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Anise

Anise - Organo Republic

ANISE 

ABOUT THE PLANT 

Description: Anise is a plant that grows in clumps that can reach 2-4 feet high. It has opposing spear-shaped, aromatic leaves on a square stem. The flower head is a spike composed of numerous tiny, purple-tinged flowers. It stays in bloom most of the summer. Not only is it used as an ornamental, but in the herb garden as well. Both the flowers and foliage are edible and have a sweet, minty, licorice-like taste. Anise is an excellent nectar source for butterflies and hummingbirds. 

Origin: Native to North America in parts of the upper Midwest and Great Plains 

Usage: Use fresh or dried flowers as a topping on salads. For both visual appeal and taste, garnish ice cream, fresh fruit, or iced cakes with fresh blooms. Flowers or leaves can both be used for hot tea. The tea acts as a cough suppressant and fever reducer and can help relieve a sore throat. A beautiful ornamental in the garden and in large containers. 

Interesting facts: The International Herb Association awarded Anise hyssop "Herb of the Year" In 2019. The award highlights herbs that have ornamental, culinary, or medicinal attributes, and Anise hyssop stands out in all three categories. 

HOW TO GROW 

General requirements: Choose a hot, sunny planting site with quick-draining soil. Does best in full sun but also tolerates light shade. It does quite well in dry, poor soils, summer heat, and humidity. The seeds need cold stratification (exposure to cold, moist conditions) to germinate, so it is best to direct sow them in the garden in the fall. This way, they will come up in the spring and bloom the first year. The seeds also need light to germinate, so don't bury them. Instead, sprinkle them on the soil surface and press them down.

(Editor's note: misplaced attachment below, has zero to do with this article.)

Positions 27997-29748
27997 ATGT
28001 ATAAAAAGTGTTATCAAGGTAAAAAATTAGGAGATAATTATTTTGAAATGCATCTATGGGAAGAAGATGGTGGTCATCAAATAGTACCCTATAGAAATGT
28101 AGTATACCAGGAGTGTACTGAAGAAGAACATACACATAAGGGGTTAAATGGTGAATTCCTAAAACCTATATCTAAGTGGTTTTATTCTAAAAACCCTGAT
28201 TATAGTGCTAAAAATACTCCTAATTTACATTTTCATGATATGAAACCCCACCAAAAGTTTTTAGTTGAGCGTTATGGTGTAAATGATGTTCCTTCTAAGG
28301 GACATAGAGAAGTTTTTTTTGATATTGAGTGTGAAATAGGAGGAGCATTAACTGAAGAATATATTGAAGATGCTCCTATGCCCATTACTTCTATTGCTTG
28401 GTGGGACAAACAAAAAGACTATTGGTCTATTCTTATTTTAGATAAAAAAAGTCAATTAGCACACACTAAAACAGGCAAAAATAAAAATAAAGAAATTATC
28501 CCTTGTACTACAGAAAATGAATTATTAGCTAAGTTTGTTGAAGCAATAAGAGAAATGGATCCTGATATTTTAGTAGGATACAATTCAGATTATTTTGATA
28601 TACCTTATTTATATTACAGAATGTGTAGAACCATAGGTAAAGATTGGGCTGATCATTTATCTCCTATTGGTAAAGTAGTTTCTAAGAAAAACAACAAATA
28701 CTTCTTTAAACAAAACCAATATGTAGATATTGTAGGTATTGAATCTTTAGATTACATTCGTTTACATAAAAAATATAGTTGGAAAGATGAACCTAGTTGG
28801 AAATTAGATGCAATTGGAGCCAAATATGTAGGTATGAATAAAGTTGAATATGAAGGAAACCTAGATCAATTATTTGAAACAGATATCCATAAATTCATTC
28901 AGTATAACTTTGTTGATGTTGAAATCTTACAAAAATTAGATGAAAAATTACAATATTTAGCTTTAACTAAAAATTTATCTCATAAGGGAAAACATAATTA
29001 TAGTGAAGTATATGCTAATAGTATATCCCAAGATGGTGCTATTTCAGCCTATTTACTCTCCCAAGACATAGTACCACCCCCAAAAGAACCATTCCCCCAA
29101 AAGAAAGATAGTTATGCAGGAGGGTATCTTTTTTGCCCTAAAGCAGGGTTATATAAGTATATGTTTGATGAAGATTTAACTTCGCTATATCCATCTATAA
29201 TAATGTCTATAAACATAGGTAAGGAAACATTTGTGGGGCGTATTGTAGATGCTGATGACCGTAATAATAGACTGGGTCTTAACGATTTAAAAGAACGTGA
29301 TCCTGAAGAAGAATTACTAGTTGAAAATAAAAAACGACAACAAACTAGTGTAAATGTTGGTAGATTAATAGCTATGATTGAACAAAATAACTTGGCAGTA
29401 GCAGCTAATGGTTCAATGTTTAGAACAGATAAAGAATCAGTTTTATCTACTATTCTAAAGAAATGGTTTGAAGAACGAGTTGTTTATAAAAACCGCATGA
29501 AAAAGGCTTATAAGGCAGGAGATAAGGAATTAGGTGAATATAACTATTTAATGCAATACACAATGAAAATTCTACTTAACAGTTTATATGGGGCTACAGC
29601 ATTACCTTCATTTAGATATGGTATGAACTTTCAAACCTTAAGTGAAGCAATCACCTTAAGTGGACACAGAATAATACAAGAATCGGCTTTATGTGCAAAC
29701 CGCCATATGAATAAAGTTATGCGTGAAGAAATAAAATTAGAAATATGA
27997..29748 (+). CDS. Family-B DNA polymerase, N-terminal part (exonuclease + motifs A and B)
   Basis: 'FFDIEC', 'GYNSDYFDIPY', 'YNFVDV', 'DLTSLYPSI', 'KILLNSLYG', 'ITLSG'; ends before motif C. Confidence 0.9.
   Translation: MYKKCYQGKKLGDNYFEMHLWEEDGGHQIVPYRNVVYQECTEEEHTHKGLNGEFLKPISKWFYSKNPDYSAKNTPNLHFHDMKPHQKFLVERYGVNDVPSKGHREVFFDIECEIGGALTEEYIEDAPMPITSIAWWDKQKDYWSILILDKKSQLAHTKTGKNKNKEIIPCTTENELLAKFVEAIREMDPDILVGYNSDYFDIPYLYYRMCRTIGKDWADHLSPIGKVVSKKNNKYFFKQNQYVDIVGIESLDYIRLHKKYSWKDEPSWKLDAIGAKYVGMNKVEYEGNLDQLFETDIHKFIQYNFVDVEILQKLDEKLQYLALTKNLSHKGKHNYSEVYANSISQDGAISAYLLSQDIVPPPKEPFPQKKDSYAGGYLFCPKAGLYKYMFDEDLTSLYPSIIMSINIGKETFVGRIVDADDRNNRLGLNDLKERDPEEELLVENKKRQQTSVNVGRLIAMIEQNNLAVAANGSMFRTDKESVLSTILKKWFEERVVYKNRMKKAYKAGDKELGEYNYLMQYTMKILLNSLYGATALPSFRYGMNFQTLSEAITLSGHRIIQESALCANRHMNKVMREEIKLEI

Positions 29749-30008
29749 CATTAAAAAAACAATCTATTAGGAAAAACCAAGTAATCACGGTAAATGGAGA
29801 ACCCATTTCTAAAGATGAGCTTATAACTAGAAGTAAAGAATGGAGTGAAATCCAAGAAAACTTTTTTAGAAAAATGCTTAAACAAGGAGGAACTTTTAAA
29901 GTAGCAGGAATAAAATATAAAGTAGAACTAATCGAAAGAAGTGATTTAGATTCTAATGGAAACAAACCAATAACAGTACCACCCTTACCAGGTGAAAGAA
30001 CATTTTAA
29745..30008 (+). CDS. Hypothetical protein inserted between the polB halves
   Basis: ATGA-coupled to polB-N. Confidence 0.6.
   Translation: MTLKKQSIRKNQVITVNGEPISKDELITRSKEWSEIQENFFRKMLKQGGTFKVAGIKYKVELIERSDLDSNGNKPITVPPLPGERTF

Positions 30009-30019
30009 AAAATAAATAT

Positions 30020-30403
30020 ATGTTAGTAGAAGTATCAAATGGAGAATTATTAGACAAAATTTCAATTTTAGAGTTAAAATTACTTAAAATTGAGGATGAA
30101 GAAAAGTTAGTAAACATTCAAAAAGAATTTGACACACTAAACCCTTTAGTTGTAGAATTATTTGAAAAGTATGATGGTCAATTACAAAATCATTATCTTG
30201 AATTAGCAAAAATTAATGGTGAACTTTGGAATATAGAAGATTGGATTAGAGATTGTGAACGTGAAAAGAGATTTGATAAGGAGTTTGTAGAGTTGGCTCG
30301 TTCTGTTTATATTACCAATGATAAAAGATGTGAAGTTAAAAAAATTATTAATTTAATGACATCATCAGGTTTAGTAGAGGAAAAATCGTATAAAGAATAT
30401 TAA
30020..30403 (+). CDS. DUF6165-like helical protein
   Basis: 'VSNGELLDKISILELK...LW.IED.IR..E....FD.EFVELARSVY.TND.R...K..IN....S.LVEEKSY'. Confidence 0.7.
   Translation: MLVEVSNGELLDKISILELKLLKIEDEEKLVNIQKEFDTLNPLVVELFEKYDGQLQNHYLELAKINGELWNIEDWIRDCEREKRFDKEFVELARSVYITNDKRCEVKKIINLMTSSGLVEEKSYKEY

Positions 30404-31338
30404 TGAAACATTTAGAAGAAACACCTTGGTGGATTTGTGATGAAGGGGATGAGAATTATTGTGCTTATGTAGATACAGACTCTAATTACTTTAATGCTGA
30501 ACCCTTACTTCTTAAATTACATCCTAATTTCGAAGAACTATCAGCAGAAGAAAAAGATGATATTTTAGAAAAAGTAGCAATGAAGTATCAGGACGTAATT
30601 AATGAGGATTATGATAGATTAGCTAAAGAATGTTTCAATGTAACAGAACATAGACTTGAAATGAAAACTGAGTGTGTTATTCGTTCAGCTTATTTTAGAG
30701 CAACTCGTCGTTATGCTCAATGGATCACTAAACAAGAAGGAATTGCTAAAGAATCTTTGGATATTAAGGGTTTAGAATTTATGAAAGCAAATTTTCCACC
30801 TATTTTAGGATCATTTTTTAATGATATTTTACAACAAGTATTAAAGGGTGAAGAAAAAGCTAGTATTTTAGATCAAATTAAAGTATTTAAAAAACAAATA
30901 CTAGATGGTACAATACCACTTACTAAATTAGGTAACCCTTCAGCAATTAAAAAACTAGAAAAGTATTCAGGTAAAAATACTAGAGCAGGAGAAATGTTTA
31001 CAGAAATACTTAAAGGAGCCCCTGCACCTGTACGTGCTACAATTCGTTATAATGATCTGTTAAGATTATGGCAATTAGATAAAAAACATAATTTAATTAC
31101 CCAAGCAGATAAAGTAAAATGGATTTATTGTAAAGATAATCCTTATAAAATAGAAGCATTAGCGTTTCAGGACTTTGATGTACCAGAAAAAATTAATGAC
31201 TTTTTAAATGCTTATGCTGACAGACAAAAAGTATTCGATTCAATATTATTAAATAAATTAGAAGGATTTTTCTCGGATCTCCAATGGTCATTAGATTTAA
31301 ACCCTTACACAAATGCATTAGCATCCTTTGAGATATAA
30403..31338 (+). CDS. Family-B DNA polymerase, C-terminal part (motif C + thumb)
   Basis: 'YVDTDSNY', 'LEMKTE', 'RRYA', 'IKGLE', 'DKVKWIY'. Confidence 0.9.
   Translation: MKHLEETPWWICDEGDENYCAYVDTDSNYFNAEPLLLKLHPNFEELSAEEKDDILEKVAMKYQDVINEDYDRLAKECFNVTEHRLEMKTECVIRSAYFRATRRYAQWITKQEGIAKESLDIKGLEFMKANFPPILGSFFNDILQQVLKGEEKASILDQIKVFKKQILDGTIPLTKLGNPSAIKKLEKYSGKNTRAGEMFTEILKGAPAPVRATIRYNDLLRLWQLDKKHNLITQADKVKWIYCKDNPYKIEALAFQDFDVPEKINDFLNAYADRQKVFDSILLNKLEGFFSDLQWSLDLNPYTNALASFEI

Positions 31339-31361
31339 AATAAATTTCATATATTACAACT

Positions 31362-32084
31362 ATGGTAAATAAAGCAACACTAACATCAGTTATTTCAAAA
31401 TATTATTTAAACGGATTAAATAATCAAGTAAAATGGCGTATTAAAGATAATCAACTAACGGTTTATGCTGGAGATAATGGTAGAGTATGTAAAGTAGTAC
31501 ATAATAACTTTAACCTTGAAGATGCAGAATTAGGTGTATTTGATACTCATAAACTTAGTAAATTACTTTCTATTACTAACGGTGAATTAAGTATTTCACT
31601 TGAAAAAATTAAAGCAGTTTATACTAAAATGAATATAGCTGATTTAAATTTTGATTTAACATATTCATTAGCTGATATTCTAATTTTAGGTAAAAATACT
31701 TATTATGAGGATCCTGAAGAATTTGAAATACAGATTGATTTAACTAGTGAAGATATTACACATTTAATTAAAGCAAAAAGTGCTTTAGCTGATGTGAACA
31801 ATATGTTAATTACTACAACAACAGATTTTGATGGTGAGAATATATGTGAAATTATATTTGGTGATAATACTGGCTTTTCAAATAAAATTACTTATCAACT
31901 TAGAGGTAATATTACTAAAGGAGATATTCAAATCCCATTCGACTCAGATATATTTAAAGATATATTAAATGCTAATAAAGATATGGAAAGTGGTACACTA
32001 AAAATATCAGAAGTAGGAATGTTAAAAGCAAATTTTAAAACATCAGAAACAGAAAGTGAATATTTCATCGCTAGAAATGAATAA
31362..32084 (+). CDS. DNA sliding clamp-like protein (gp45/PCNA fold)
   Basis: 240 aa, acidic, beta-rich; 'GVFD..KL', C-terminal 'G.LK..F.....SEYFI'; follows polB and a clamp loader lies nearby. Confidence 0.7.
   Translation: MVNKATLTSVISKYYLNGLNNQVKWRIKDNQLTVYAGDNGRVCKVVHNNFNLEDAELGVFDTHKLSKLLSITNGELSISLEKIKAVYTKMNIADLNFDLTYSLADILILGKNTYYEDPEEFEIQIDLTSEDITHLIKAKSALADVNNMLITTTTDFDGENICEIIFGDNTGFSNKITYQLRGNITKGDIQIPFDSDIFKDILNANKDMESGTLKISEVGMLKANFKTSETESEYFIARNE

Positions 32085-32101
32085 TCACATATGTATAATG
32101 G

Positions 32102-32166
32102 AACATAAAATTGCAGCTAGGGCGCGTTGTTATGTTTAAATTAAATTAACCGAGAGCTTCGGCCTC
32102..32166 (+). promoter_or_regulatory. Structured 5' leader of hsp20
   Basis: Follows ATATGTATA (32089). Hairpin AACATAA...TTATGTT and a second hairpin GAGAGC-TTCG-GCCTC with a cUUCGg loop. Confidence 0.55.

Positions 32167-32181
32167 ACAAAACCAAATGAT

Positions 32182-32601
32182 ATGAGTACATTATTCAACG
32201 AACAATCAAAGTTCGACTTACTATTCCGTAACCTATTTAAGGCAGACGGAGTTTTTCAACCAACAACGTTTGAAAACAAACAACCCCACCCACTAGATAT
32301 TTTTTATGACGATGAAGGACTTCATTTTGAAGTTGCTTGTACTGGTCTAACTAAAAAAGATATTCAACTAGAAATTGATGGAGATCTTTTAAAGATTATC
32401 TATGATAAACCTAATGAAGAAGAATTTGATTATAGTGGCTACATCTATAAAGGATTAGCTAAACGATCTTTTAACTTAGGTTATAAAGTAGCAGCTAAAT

In the garden: Direct sow them in the garden in the fall. This way, they will go through a natural cold stratification during the cold winter, come up in the spring, and bloom the first year. The seeds also need light to germinate, so don't bury them. Instead, just sprinkle them on the soil surface and press them down. After they come up in the spring, and the seedlings have at least two sets of true leaves and are relatively sturdy, thin them to one and a half to three feet apart. 

For already established plants, cut back to about 4" in spring. Most of these plants will self-seed readily, so deadhead in the fall to prevent reseeding. 

In containers: Use large, well-draining containers with 18- to 20-inch rims and a depth of at least 12 inches for ample root space. Fill with well-draining soil and sprinkle the seeds on top and press down. Do not bury the seeds as they require light to germinate. Also, remember the seeds first need cold stratification to germinate. To do this, mix the tiny seeds with moist sand and place them in the fridge for about a month before sowing. 

Transplanting: After a month of cold stratification of the seeds, start them indoors six to eight weeks before the last average frost date in your area. Sow the seeds in flats or small containers filled with well-draining soil. Do not bury the seeds as they need light to germinate. Place them in a bright window. When they have at least two sets of true leaves, and all danger of frost has passed, transplant seedlings to the garden. Space them 1 ½ -3 feet apart in a sunny location. 

HARVESTING 

Leaves: To harvest fresh leaves, pinch them off as needed or store them in a zippered plastic bag in the fridge for about one week. 

For later use, dry the leaves and store them in jars or plastic bags in a dark, cool, dry place. 

Flowers: Snip off flowers or entire flower heads just before they are fully open to use as fresh garnishes on salads or special desserts. 

For later use, dry the flower heads and store them in jars or plastic bags in a dark, cool, dry place. 

Seeds: To harvest seeds for sowing later, wait until the flower spikes begin to dry and turn brown. Remove them and spread them out to dry. When they are completely dry, thresh to remove the seeds. Store in a cool, dry, and dark area. 

FAST FACTS 

Common name: Anise Hyssop, Licorice mint, or Blue Giant Hyssop 

Latin name: Agastache foeniculum, 

Growth habit: an upright, clump-forming perennial 

Life cycle: perennial 

USDA Zones: 4-9 

Seeds per ounce: ~65,000 

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